Christian Science practitioner and teacher Evan Mehlenbacher is scheduled to present a live Internet webinar lecture, “Prayer That Heals,” 7:30 p.m. Nov. 14 in the Christian Science Reading Room, 60 Main St., Los Altos.

Those interested ...

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Magazine

Local events add color to autumn calendar

Local events add color to autumn calendar


Van Houtte/town crier Visitors make their way through the Children’s Alley.

As Los Altos’ signature Chinese Pistache trees exchange their summer green for vibrant hues of yellow, orange and red in the fall, an abundance of local events also ad...

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"Quiet" explores personality traits of introverts


A number of books in the past two or three years have highlighted new research about how the brain works to improve our understanding of how we function and even how we can improve our behavior.

Such books seek to teach readers how to be more creative (“Imagine: How Creativity Works” by Jonah Lehrer, Houghton Mifflin, 2012), how to establish positive new habits and eliminate bad ones (“The Power of Habit” by Charles Duhigg, Random House, 2012) or how to be smarter (“This Will Make You Smarter” by John Brockman, Harper Perennial, 2012).

Into this genre comes yet another entry: “Quiet: The Power of Introverts in a World That Can’t Stop Talking” by Susan Cain (Crown, 2013). But the intent of “Quiet” is a bit different than other modern advice books. Rather than inciting self-improvement, Cain seeks to let us better understand and accept ourselves, particularly those who are introverts.

The author first offers definitions, drawing heavily on psychotherapist Carl Jung: “Introverts are drawn to the inner world of thought and feeling, said Jung, extroverts to the external life of people and activities. Introverts focus on the meaning they make of the events swirling around them; extroverts plunge into the events themselves.”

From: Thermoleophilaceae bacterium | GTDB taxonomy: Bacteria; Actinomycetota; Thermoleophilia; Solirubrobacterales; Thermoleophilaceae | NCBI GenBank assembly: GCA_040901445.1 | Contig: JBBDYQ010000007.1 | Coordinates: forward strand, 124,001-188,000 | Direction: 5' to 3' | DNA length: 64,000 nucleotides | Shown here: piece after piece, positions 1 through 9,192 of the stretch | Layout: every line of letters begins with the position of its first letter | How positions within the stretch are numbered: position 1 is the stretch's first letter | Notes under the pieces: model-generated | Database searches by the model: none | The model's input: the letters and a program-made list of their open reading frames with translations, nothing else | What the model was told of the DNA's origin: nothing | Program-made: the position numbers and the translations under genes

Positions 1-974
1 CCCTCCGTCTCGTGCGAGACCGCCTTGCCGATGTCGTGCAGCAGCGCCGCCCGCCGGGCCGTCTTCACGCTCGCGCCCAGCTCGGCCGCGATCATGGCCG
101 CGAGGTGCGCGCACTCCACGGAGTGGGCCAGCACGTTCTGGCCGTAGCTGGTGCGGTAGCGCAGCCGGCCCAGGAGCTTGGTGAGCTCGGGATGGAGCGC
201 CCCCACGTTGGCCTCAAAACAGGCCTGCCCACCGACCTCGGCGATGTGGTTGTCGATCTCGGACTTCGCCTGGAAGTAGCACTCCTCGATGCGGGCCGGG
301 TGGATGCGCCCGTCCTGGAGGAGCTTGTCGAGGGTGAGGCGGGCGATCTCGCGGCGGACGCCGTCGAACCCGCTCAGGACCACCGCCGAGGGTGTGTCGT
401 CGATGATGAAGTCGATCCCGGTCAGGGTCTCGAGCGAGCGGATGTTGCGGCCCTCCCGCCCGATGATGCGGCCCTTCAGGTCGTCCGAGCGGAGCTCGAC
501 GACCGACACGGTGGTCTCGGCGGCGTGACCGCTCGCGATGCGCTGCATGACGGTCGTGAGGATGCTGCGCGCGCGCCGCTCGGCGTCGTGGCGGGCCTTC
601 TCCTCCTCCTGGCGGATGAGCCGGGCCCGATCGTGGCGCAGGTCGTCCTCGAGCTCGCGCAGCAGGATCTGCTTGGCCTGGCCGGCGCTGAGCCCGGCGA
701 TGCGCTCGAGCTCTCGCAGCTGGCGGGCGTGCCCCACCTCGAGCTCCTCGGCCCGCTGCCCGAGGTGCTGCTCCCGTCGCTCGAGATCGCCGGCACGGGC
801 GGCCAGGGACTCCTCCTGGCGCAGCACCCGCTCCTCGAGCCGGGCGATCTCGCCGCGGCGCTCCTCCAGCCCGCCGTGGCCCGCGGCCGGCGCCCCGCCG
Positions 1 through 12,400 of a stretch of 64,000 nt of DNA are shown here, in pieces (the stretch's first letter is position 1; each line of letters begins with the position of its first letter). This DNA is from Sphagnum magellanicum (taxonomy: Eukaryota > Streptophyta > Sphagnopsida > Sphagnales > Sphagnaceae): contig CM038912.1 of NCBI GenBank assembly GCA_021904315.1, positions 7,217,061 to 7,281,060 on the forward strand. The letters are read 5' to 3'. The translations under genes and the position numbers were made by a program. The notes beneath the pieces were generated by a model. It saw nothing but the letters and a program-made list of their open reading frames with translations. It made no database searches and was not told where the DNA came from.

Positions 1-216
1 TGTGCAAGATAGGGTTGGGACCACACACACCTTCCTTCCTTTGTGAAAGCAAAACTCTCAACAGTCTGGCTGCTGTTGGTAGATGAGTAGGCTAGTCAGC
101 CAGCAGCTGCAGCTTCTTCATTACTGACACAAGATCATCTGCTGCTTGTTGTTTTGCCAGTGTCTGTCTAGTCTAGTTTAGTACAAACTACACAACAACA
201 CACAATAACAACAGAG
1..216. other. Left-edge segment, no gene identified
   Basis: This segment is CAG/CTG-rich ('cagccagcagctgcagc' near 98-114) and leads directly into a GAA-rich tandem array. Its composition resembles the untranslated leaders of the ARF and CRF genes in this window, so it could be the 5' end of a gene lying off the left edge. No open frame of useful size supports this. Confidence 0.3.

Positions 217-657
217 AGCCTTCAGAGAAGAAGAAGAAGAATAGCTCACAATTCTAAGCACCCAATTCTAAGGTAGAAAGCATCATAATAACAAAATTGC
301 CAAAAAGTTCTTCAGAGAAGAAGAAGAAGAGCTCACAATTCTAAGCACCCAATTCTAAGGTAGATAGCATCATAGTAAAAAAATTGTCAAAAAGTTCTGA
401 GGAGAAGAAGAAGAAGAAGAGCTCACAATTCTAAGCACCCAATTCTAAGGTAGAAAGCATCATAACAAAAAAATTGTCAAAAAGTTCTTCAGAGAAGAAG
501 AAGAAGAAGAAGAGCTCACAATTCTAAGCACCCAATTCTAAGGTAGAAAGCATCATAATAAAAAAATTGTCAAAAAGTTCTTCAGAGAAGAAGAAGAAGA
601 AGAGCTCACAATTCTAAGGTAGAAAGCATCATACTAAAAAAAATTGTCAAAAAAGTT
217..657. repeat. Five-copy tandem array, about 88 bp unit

Cain offers a 16-question test that allows readers unsure of their type to assess it. She then notes that since the beginning of the 20th century, Americans have been barraged with the message that extroverts are more successful than introverts in both their personal and professional lives, and that introverts could and should take classes and seminars and read books to “get over” their deficiencies.

But are most successful business leaders, for example, extroverts? Cain says no, citing the research of Wharton School management professor Adam Grant, who studied leadership extensively and found that both personality types do well in leadership positions. She also mentions that leaders in Asia tend to be generally more introspective and concerned with relationship building, and the style has worked quite well for that culture.

Cain gives plenty of advice in “Quiet.” She recommends, for example, that parents of introverted children respect their natures and not try to force them into sports, clubs and activities. She suggests that businesses reconsider the trend toward forcing most employees to work in large, open office spaces, given that some researchers have reported that “personal space is vital to creativity.” She also comments on how “mixed couples” – where one is an introvert and the other an extrovert – can communicate more effectively and learn to compromise.

The most interesting part of “Quiet” addresses temperament. Researcher Jerome Kagan studied infant behavior and labels infants as either “high reactive,” those who wave their arms and legs around a lot, or “low reactive,” those who are quiet. Kagan discovered that high-reactive babies usually became introverted adults and vice versa, suggesting a strong biological basis to introversion. Can one overcome this biological effect? Yes, Cain believes, but only to some extent.

“Quiet” is rife with useful information about personality types, and most readers should gain a deeper understanding of themselves and others. Although the book is aimed primarily at introverts, most book clubs that enjoy reading about human behavior should find it a worthwhile selection.

Leslie Ashmore is a Mountain View resident who belongs to two book clubs.